Although I often find cases that revolve around statutory interpretation somewhat bland (and I don't think I'm alone in this) I must admit that the Court of Appeals' decision in Runner v. New York Stock Exchange, which turned on the application of a narrow provision of New York Labor Law §240(1) (which, generally speaking, holds owners of multiple dwellings and their contractors strictly liable for the personal injuries sustained by construction site workers that are hurt due to elevation-related hazards; for a general overview of this and the other primary Labor Law statutes that were enacted to protect construction site workers, please see "What A Plaintiff Must Prove To Win A Construction Site Accident Case) most fascinating.

In this particular case, the plaintiff sustained personal injuries when he and his co-workers were moving a nearly 1000 pound reel of wire between two levels in a basement hallway of a commercial building. In order to bridge the four step difference in height between the two levels, the plaintiff and his co-workers used a rope to lower the reel down the steps, and thereby created their own makeshift pulley system. Unfortunately, the plaintiff, who was acting as a counterweight in this pulley system, was badly hurt when he was yanked into a pipe that the crew had placed across the hallway door as part of the makeshift pulley system. The Court was thus faced with the following question: If an injury stems from neither a falling worker nor a falling object that strikes a plaintiff (the usual cases where liability under this statute is imposed), can the defendants still be held liable on the theory that the injury resulted from an elevation-related hazard (i.e., section 240(1) of New York's Labor Law)?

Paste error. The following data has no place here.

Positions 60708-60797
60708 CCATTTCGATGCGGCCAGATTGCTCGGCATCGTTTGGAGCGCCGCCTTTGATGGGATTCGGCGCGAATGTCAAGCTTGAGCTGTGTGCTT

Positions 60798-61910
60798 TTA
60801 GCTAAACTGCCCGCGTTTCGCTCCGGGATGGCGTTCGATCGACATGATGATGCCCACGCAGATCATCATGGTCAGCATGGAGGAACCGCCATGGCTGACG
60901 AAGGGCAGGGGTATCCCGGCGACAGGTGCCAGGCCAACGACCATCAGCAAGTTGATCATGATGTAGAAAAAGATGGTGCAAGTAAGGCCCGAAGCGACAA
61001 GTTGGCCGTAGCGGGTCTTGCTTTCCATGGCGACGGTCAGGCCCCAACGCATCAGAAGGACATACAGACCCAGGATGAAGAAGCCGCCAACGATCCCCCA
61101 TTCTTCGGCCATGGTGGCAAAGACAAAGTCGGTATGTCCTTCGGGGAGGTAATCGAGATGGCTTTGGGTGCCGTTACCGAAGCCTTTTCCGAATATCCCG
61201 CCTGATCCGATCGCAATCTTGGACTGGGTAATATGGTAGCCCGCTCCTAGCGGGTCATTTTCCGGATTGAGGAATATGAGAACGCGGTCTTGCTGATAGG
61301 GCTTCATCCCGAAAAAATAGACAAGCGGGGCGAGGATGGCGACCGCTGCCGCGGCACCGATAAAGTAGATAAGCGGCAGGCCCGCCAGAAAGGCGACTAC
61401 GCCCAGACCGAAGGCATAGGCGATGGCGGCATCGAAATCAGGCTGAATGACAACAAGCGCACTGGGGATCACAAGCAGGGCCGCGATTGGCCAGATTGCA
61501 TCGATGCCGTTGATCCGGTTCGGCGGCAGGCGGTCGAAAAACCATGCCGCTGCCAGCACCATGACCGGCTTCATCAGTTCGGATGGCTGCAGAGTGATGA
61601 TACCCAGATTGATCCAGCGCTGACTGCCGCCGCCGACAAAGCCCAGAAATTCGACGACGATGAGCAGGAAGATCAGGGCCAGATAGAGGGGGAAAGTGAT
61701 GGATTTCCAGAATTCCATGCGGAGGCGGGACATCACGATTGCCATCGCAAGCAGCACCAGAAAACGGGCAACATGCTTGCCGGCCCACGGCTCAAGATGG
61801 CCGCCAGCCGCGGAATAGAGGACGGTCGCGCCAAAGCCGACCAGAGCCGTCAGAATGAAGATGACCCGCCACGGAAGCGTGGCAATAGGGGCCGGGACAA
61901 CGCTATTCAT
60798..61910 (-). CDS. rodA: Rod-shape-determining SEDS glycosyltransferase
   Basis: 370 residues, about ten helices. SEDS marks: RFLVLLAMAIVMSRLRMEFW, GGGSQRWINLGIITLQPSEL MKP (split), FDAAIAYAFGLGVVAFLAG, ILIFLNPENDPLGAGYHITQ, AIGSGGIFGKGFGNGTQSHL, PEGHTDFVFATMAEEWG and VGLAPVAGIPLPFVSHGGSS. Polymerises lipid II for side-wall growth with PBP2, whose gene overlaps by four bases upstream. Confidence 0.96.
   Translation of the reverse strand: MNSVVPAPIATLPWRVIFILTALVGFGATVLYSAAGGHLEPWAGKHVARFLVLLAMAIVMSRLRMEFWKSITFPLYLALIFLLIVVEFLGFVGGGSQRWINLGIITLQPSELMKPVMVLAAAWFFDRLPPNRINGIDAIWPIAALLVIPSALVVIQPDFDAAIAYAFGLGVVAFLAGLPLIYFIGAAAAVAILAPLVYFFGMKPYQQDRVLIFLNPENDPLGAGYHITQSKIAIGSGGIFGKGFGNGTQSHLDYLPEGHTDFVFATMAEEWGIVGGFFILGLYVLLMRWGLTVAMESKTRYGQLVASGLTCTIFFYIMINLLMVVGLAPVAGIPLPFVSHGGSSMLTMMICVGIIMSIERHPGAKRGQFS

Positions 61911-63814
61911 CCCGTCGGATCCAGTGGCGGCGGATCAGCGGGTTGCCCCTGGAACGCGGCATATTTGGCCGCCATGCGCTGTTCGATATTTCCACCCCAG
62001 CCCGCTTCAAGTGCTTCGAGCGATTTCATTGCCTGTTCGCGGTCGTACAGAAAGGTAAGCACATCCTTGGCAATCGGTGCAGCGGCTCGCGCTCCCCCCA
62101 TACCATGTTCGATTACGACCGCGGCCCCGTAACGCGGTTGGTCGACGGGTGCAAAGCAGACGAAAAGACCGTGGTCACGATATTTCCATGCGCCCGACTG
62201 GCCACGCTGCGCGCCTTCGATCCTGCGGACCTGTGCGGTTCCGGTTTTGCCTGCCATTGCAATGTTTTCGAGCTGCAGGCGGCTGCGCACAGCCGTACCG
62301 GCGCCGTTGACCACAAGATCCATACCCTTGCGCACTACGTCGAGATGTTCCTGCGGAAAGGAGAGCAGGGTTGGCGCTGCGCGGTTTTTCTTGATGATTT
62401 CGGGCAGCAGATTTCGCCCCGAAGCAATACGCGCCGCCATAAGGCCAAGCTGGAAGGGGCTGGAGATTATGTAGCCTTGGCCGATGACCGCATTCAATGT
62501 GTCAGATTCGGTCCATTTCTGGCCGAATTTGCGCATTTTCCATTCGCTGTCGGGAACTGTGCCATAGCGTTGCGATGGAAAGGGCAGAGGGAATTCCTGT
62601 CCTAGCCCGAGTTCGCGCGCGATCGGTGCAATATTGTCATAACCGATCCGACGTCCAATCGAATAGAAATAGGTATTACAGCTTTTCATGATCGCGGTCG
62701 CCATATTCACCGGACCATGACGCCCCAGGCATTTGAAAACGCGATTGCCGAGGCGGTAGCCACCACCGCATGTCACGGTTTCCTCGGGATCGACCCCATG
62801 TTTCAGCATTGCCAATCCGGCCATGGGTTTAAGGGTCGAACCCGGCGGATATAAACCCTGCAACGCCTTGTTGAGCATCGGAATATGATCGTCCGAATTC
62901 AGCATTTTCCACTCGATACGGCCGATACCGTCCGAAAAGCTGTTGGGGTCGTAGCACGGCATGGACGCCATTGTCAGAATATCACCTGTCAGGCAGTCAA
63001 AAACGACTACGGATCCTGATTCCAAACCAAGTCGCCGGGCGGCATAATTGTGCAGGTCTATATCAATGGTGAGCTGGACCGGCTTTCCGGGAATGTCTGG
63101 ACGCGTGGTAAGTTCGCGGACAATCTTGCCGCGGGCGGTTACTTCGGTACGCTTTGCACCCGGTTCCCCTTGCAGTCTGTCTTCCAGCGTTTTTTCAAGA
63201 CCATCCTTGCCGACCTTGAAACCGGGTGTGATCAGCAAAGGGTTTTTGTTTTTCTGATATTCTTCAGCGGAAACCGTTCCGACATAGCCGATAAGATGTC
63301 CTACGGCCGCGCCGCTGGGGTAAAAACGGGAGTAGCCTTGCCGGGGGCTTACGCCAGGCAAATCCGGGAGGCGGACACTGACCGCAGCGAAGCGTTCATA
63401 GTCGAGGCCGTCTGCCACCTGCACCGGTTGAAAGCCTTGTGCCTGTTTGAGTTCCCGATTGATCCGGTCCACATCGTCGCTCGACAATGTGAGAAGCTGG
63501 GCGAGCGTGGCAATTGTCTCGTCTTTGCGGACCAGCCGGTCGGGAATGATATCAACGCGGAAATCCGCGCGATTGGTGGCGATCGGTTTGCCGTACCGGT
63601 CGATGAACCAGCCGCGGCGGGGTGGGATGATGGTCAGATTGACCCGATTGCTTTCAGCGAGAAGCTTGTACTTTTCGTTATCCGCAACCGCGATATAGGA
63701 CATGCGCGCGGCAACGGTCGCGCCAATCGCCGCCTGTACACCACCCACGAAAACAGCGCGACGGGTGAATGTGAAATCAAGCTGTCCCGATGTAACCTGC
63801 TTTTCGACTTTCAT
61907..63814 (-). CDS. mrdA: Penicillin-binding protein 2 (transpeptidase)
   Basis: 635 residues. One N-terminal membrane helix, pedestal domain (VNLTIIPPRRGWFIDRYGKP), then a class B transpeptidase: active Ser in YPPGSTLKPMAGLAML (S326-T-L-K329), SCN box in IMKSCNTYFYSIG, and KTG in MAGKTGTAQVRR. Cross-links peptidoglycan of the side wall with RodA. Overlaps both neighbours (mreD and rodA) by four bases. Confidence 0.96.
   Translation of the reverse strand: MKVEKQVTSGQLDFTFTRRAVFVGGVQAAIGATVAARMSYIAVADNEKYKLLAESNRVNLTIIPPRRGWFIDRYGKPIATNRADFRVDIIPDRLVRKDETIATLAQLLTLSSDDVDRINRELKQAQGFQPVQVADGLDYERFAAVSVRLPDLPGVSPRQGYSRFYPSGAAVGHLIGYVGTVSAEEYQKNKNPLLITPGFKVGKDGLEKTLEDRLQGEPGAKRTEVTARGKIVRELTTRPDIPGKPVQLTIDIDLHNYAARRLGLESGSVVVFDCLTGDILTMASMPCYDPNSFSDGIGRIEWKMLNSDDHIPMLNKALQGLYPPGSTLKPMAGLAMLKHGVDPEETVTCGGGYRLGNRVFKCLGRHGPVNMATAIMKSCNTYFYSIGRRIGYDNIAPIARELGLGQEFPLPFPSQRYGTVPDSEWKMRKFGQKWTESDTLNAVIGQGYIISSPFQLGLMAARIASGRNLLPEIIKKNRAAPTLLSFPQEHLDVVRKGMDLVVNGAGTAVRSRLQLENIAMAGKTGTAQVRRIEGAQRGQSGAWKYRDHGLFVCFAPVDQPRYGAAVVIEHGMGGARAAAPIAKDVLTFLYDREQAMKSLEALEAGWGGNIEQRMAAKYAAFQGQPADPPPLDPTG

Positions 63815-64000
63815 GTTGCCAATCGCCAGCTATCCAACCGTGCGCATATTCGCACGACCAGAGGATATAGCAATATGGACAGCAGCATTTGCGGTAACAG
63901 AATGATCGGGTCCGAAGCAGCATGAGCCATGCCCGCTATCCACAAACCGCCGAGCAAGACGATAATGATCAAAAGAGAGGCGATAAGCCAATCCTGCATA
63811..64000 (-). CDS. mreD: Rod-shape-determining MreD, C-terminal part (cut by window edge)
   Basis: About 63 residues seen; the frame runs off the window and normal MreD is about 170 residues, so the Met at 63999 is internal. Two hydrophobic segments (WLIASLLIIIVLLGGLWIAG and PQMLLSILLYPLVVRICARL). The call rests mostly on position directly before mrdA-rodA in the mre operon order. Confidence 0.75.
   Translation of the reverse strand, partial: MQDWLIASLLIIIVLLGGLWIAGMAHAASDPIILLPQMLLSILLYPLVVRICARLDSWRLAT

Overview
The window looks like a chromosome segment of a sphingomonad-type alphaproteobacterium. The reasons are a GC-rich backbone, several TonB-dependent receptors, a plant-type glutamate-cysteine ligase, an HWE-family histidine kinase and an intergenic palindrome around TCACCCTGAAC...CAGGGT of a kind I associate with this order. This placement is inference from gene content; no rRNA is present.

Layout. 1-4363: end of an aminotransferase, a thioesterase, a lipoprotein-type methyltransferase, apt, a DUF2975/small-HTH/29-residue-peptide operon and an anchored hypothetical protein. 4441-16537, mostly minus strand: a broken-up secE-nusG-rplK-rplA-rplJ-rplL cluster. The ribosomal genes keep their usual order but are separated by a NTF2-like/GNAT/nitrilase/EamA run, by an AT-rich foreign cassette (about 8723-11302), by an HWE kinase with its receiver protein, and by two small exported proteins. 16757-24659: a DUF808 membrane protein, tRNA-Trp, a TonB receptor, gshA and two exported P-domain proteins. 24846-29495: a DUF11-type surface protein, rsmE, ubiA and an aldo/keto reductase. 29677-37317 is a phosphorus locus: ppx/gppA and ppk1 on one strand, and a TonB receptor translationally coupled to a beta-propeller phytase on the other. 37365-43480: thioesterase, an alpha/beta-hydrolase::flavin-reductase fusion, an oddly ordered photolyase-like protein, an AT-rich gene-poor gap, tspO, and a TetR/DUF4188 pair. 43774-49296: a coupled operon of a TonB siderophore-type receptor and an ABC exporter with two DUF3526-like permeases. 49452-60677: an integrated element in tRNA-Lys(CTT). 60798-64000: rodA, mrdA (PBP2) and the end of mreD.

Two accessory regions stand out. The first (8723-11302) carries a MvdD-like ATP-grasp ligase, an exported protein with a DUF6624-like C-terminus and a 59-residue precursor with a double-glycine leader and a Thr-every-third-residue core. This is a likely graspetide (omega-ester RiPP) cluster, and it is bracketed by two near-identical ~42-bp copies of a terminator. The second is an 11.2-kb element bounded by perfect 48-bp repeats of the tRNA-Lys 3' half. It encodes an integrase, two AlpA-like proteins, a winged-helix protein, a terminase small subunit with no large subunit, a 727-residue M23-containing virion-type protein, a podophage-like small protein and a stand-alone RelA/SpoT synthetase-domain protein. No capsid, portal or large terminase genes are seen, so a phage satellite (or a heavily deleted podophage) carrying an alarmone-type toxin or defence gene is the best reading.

In answering this question in the affirmative, the Court of Appeals reads this statute expansively, holding that "we think the dispositive inquiry framed by our cases does not depend upon the precise characterization of the device employed or upon whether the injury resulted from a fall, either of the worker or of an object upon the worker. Rather, the single decisive question is whether plaintiff's injuries were the direct consequence of a failure to provide adequate protection against a risk arising from a physically significant elevation differential."

Jonathan Cooper
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Non-Compete, Trade Secret and School Negligence Lawyer
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